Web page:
Take advantage of a Health Savings Account(HSA) along with other traditional retirement accounts such as an IRA or 401k. The HSA, available to those with high-deductible health plans, allows you to defer taxes on your contributions as well as being able to roll-over any unused funds for future use. One of the best kept secrets of the HSA is that once the taxpayer reaches age 65, funds in the HSA can be used for everyday expenses without penalty!
Saving Money Tips
Having an emergency fund is must! Try to save up enough money for the “what ifs” of life and put them in a safe, easy to get to place. Hope for this best but prepare for the worst. Having a solid emergency fund is having the peace of mind that you and your family are “covered” in the worst case scenario.
Andrew of Living Rich Cheaply said:
The best personal finance tip is to change your money mindset. Sure budgeting, cutting expenses, saving and investing are important, but if you don’t embrace a frugal yet rich lifestyle, you won’t be successful. Changing your money mindset doesn’t necessarily mean deprivation or sacrifice, though there may be some of that. It just means being happy and grateful for the truly important things in life, which don’t necessarily have to be expensive.
To curb your spending, leave your wallet at home. Bring your driver’s license and ID, but nothing else – if you don’t have money you can’t spend it.
Paula of Monroe on a Budget said:
The biggest pieces of a household budget – which include housing, cars and debt – are difficult to change on short notice. Because of that, it is best to keep recurring expenses to a minimum, keep debt to a minimum, buy a smaller house than you think you can afford, and be practical with vehicle purchases. These long-range decisions will give you as much flexibility as possible to handle unexpected income drops or sudden expenses.
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Serious about saving? Always pay into your savings as soon as your paycheck comes in! Set yourself a target for monthly expenditure based on your average historic monthly costs. Leave only that amount in your current account and you’ll be forced to keep to that budget! You’ll thank yourself when you see your savings rocket! Don’t forget to budget for any upcoming events that month Christmas, birthdays etc. Good luck out there!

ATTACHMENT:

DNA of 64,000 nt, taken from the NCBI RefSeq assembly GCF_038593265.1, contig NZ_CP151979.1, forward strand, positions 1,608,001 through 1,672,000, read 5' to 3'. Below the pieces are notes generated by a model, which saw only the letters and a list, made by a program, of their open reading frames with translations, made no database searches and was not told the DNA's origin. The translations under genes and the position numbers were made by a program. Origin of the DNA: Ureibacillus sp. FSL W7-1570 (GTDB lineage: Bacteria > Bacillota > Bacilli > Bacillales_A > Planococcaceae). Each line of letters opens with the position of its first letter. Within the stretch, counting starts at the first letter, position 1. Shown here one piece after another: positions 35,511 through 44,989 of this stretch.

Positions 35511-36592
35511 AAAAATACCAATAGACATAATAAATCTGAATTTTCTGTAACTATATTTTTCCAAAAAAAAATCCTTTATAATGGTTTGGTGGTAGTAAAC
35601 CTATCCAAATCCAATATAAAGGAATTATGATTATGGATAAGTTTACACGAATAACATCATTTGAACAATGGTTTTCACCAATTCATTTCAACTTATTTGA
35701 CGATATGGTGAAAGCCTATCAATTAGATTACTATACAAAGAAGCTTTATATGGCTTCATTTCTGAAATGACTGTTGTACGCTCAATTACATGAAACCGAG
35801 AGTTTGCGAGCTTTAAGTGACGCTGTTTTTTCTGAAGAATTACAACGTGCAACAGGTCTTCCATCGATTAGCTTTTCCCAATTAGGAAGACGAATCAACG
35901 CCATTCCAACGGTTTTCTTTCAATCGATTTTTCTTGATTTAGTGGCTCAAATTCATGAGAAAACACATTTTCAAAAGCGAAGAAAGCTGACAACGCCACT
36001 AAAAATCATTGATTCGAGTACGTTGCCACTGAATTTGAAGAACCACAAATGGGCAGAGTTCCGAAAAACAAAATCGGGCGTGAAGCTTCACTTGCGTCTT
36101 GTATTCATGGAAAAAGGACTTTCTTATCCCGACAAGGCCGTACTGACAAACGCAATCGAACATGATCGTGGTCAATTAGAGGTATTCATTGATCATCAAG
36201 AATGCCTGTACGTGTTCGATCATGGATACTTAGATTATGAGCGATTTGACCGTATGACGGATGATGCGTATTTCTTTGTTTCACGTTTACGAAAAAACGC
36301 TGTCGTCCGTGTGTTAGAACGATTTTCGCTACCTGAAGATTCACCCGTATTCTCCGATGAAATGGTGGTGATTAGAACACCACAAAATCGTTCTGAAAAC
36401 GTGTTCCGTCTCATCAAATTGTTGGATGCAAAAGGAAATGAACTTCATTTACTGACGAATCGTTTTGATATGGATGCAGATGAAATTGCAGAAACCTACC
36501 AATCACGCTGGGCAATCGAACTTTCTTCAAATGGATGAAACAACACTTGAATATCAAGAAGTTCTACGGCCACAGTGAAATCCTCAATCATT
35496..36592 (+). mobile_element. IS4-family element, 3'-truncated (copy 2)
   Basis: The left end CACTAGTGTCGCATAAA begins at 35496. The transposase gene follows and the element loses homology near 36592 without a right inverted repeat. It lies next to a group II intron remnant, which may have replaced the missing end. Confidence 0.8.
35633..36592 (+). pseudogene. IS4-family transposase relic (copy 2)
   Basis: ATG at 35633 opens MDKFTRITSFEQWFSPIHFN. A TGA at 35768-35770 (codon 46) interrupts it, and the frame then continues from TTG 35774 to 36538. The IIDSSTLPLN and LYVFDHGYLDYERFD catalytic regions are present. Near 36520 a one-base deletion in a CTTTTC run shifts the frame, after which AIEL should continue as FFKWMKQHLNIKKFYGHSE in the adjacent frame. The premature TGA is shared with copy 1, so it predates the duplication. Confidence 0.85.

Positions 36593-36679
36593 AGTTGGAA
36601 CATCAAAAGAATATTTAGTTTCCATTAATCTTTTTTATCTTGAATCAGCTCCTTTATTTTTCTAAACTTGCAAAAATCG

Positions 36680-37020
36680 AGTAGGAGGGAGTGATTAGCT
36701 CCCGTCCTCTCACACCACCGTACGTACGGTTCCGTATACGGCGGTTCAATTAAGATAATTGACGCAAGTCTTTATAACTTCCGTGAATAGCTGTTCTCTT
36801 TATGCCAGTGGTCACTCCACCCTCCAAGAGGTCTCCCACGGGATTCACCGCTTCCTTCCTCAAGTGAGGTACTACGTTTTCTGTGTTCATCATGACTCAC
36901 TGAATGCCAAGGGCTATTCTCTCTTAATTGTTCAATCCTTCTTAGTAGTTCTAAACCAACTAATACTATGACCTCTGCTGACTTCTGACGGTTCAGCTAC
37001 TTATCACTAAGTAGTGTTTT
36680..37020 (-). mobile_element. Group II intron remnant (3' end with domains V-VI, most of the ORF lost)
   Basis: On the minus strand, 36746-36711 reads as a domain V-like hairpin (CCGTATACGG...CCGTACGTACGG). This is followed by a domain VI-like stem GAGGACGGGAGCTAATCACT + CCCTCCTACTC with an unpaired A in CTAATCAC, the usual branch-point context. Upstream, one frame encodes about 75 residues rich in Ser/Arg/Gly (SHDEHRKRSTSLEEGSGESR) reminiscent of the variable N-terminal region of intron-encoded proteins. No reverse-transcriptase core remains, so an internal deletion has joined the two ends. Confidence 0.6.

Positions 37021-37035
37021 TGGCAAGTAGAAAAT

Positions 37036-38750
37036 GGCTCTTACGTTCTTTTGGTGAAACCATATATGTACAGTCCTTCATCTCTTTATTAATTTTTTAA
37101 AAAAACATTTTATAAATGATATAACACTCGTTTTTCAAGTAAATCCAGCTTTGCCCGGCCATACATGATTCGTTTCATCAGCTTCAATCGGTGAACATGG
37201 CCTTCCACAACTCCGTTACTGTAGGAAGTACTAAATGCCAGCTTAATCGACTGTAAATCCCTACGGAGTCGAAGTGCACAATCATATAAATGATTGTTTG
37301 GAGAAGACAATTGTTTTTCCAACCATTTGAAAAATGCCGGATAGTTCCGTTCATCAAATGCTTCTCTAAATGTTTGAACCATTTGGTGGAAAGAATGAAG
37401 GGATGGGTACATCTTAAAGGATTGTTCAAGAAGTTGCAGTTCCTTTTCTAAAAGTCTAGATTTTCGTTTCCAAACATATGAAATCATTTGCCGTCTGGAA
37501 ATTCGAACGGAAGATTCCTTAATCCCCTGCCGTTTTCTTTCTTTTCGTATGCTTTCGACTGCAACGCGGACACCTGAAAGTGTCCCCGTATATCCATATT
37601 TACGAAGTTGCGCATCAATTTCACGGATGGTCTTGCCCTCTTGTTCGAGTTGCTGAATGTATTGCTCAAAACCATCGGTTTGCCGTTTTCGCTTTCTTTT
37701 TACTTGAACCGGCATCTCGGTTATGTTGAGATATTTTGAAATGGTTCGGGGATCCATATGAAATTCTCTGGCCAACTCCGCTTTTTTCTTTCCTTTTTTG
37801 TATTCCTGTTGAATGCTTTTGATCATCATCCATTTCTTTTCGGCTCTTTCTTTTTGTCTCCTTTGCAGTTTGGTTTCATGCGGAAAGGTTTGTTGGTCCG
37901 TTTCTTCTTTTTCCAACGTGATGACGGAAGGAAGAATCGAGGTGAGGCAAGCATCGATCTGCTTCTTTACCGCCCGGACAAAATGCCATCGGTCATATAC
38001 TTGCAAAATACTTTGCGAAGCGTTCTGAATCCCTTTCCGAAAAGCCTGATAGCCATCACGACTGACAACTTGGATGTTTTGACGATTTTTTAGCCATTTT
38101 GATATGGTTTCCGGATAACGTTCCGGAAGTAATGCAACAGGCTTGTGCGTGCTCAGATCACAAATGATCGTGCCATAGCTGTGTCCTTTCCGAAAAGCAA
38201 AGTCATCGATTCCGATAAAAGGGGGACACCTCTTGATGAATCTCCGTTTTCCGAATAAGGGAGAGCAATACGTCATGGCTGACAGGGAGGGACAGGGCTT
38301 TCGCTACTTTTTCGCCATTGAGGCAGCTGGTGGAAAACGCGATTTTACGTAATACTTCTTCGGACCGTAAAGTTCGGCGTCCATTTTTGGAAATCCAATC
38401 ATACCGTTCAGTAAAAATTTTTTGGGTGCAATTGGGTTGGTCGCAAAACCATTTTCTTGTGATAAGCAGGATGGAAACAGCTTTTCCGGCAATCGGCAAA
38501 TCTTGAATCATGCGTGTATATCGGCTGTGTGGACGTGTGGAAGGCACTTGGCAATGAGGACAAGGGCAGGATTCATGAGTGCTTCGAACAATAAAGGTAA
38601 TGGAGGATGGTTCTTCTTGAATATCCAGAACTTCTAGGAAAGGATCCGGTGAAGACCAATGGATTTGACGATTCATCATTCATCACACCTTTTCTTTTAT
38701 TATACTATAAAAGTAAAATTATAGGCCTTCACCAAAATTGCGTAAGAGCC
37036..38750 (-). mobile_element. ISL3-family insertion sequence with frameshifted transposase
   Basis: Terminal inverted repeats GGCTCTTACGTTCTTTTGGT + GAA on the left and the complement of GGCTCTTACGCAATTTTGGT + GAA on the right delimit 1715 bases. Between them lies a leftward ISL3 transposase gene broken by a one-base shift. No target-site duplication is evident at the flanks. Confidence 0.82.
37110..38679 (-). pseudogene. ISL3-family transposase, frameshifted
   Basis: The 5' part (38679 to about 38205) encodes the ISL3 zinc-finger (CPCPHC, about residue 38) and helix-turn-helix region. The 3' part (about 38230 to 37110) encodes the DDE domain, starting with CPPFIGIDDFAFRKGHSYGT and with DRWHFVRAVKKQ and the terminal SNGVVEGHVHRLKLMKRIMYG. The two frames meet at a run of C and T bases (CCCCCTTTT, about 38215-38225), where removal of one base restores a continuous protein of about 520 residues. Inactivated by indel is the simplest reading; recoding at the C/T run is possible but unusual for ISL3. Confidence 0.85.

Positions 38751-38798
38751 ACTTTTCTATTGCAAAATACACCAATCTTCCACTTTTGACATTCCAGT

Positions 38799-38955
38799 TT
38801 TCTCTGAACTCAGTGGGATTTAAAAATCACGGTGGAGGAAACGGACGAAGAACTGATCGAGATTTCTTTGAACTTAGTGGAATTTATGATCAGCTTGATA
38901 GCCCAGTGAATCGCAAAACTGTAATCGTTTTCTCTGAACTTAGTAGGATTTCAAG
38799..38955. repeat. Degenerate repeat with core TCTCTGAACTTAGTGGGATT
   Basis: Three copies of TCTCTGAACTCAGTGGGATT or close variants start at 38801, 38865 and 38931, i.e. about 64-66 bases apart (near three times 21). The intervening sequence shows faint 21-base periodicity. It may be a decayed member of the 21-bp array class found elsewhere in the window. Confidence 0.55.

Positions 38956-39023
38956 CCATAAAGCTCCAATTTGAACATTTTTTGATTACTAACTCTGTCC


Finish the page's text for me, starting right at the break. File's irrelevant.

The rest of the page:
Kali of Common Sense Millennial said:
Start saving NOW. The earlier you start, the easier you’ll be able to build wealth because you have time on your side. That being said, it’s never too late to start, either – you can find financial success with a late start, just expect to work a little harder.
Consider buying pre-owned “low mileage” clothing, at your local thrift shop. I bought my last 5 dress casual outfits for work from my local good will, I purchased 3 pairs of pants, and 5 dress shirts, my receipt……$32.50. The brands included Dockers, American Eagle, and Abercrombie all in like new condition. You don’t have to announce where you went shopping, and you can still wear the brands you want for a fraction of the cost. Just be sure to donate your unused clothing to your local thrift shops.
Erin of Broke Millennial said:
Be your own handyman by learning how to do basic maintenance around your home instead of just throwing money at the problem when something breaks. And don’t use Drano, seriously.
The advice to “live like a college student” is commonly given to fresh graduates to guide them in avoiding lifestyle inflation. Maybe that was good advice a few decades ago, but in recent years colleges have been including all sorts of amenities and perks with their tuition and/or room and board. I know I had to decrease my lifestyle in many ways post-college (and will have to post-grad school) to meet the realities of my first-job salary, and current college and grad students should mentally prepare themselves for that probability.
Kay of Green Money Stream said: